An attacker can either connect to the listening shell or have the compromised computer connect out to a server with a listening handler. When the payload executes on the target and then sends the connection back out to the attacker, this payload is called a reverse shell. As most networks have to allow outbound traffic, this approach will usually have a higher rate of success than using a bind shell. An attacker could host the listener on commonly permitted ports such as 80 and 443, and cursory network observations would likely assume HTTP/HTTPS traffic.

In this scenario, imagine that the victim computer received a phishing email with a Microsoft Word document containing a macro. When triggered, that macro connected out to the attacker’s server and handed over control access to that machine. This attack solves the NAT issue and will frequently bypass firewall defenses, as the traffic appears to originate from inside the network.

Yet another means of cataloguing shells is the delivery method. Web shells were the focus of the talk, which are delivered or executed through web applications. These payloads can be delivered by exploiting vulnerabilities or features in the platform such as file uploads, inclusion vulnerabilities, or by leveraging external services such as FTP or SMB. They are somewhat OS agnostic, apart from some that depend on executing cmd.exe instead of /bin/sh or vice versa. Instead, they are more reliant upon the language of the application. That is to say, a Ruby payload will likely not successfully deploy on a PHP application.

An example PHP web shell is the following line of code: ‘<?php echo shell_exec($_GET['cmd']); ?>’.

If an attacker could write that line to a file on a PHP web server, and then access that file, the web stack would execute the code and “shell_exec” whatever value was passed in the cmd parameter. For example, if a text file with that line was uploaded via FTP, and the following directory traversal could be successfully accessed (../../../../../../../../../ftp/webshell.php&cmd=id), the application would execute the “id” command. Any other commands could also be executed to continue the path of privilege escalation and full compromise.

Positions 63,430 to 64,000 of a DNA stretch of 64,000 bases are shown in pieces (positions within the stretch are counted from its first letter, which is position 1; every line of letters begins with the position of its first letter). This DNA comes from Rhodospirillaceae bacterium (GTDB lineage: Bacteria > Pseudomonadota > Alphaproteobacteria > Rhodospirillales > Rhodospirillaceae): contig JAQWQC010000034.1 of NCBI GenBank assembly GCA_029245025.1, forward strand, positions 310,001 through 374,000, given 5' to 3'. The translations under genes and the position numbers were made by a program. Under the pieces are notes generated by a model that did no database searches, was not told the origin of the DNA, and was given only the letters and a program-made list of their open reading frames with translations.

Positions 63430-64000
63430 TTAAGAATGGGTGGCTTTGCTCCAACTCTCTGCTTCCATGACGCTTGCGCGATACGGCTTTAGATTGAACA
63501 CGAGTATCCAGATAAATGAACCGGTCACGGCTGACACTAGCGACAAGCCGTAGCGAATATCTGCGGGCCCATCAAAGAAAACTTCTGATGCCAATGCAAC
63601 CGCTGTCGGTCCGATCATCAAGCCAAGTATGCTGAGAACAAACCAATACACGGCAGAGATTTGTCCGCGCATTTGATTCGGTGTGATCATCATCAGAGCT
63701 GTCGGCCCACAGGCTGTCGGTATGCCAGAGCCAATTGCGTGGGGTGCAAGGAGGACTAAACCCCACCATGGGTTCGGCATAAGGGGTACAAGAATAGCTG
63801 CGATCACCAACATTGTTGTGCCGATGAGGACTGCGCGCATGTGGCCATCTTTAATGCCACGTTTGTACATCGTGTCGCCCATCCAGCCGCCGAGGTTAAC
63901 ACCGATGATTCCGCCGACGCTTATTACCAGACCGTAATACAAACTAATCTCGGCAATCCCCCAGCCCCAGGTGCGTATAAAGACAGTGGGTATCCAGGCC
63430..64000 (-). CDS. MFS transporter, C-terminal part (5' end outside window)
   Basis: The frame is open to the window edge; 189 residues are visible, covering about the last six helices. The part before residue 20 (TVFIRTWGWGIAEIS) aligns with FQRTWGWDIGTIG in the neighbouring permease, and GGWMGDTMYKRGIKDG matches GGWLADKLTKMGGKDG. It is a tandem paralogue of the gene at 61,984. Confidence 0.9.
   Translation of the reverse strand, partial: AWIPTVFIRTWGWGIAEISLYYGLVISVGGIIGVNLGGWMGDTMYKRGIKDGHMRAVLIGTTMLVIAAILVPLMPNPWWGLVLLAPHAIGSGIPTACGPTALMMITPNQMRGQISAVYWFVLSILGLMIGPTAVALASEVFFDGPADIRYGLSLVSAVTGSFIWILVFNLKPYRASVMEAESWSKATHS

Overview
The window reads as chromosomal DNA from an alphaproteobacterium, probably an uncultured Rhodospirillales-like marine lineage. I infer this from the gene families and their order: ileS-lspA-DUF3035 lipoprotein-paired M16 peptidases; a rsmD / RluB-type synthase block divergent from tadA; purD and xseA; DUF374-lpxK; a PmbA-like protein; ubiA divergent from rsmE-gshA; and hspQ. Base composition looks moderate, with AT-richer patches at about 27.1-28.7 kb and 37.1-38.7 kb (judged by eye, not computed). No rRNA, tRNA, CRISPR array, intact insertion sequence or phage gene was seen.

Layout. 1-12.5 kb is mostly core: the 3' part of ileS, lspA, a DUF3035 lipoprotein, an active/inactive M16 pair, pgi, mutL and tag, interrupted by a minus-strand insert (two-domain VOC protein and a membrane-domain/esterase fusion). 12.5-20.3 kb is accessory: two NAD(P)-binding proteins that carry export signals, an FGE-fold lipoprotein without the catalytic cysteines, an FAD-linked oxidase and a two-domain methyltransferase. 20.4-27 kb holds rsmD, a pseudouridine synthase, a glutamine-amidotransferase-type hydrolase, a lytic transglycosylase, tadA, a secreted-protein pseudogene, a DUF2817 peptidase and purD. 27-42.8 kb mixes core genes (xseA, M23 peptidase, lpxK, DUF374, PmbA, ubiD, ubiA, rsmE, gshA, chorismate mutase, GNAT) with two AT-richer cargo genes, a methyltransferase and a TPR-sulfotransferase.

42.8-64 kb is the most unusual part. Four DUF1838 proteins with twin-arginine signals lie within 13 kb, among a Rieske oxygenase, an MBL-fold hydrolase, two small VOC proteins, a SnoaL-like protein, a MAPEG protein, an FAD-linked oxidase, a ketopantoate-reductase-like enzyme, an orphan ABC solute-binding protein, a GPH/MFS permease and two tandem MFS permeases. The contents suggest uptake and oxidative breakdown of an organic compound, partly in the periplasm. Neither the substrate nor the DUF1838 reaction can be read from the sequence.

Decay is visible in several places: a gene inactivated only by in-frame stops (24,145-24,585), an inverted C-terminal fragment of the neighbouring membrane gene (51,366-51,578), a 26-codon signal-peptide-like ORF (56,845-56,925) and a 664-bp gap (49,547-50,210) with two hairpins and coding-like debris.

Here are some repositories to help demonstrate the myriad possibilities for shell creation, deployment, and usage.

Laudanum: https://github.com/jbarcia/Web-Shells/tree/master/laudanum

Pentestmonkey: https://github.com/pentestmonkey/php-reverse-shell; http://pentestmonkey.net/cheat-sheet/shells/reverse-shell-cheat-sheet

Weevely: https://github.com/epinna/weevely3

Of course, shells and other payloads can also be created with tools like MSFvenom, which is a tool bundled with the Metasploit Framework for generating shellcode. It supports approximately 500 base payloads, without taking into consideration the various possible permutations. MSFvenom generates shellcode, language-specific shell invocations, and executable files, including the Meterpreter shell. Meterpreter is a feature-packed custom shell with module support to expedite tasks like dumping hashes, scraping credentials from memory, and even grabbing packet captures from compromised hosts.

Following the presentation of the theoretical material, the demonstration depicted an attack on a PHP Content Management System (CMS) via a file inclusion vulnerability. Through that vulnerability, first local files were included, and then a full reverse shell was established. The second demonstration targeted an Apache Tomcat instance with default credentials, and MSFvenom was used to generate a JavaScript .WAR file payload. Once the management interface was compromised with the default credentials, the malicious .WAR file could be deployed as a standard Tomcat application. However, that application’s purpose was to deliver remote access to the server to a listening reverse shell handler.

Killian Ditch


Killian Ditch — Senior Consultant, Labs